In my previous blog (http://awbclaw.blogspot.co.uk/2015/05/do-some-pets-bite-part-1.html) I looked at Potentially Exempt Transfers (“PETS”) and how a recipient of a gift can find themselves with an unforeseen Inheritance Tax (“IHT”) liability if a PET is made by someone who does not survive seven years from the gift.
I now want to look at PETs being made (or more accurately being treated as being made) when assets are held in certain types of trust.
A life interest trust is a type of trust in which assets are held by trustees for the benefit of a beneficiary (the “life tenant”) but with them ultimately passing to another beneficiary (the “default beneficiary” or “remainder man”).
The life interest can come to an end at any point depending on the terms of the trust but commonly comes to an end on the death of the life tenant. At this stage the capital of the trust is held for the default beneficiary. But what has this got to do with PETs?
In March 2006 the rules changed relating to how certain types of trust are taxed for IHT purposes. There are now two main categories of life interest trust that are important for IHT purposes. These are Immediate Post Death Interests (“IPDI’s”) and pre 22 March 2006 life interest trusts. An IPDI is essentially a life interest trust created on someone’s death. In these two categories of trust, if the life tenant’s interest is brought to an end during their lifetime, meaning that the assets pass to the default beneficiary then the life tenant is deemed to have made a PET.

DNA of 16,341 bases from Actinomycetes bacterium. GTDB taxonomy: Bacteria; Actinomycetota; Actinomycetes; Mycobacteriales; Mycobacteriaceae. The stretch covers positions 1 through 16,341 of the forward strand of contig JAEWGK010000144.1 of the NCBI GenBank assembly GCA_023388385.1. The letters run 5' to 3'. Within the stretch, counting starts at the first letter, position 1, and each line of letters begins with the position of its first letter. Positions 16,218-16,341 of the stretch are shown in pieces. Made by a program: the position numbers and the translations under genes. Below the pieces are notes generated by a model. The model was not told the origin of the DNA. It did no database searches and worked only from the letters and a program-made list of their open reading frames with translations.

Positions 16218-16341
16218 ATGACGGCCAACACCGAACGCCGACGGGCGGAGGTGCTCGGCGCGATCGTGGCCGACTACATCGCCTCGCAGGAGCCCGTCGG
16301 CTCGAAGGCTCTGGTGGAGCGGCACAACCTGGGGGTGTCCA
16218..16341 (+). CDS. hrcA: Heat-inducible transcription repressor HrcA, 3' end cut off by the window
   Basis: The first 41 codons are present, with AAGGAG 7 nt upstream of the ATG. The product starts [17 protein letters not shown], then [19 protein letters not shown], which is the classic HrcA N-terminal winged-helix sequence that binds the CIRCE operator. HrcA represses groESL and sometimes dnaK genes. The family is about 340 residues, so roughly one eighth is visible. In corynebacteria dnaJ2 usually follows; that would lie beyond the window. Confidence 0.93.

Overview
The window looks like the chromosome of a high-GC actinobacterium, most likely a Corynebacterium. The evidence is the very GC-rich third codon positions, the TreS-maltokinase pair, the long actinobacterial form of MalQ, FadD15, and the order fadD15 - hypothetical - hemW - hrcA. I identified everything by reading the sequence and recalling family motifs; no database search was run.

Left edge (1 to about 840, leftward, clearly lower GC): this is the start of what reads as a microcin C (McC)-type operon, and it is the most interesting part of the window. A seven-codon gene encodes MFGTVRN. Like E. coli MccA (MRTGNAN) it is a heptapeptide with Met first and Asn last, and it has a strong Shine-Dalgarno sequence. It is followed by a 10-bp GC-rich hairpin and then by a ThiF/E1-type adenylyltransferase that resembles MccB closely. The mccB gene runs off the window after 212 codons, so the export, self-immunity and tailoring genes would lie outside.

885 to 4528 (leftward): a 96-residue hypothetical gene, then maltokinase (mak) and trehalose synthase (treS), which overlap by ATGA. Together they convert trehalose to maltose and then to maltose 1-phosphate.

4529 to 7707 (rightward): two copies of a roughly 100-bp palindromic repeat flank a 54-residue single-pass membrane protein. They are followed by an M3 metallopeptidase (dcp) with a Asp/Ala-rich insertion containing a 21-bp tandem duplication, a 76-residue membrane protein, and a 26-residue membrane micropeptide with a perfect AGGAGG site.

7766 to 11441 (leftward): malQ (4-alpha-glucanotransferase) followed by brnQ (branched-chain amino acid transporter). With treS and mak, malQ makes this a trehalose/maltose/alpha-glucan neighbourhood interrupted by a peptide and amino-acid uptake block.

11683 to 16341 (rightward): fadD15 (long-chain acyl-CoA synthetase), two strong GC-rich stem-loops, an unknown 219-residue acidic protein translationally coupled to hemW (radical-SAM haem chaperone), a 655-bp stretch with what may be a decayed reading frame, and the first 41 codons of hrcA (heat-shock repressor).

In the example above, crucially, the life tenant needs to be aware that the life interest coming to an end is treated for IHT purposes as if they had made a gift as it means their tax free nil rate band (“NRB”) of £325,000 is being reduced. This has a knock on impact for any gifts they themselves make because these PETS may bear the burden of IHT if they fail (if the donor does not then survive seven years).
In conclusion, anyone benefiting from a life interest trust whose right to benefit has come to an end needs to take grate care from an IHT point of view when making gifts in the following seven years.
In my next blog I will continue to look at PETs and a strange situation of a PET being treated as being made without the donor knowing!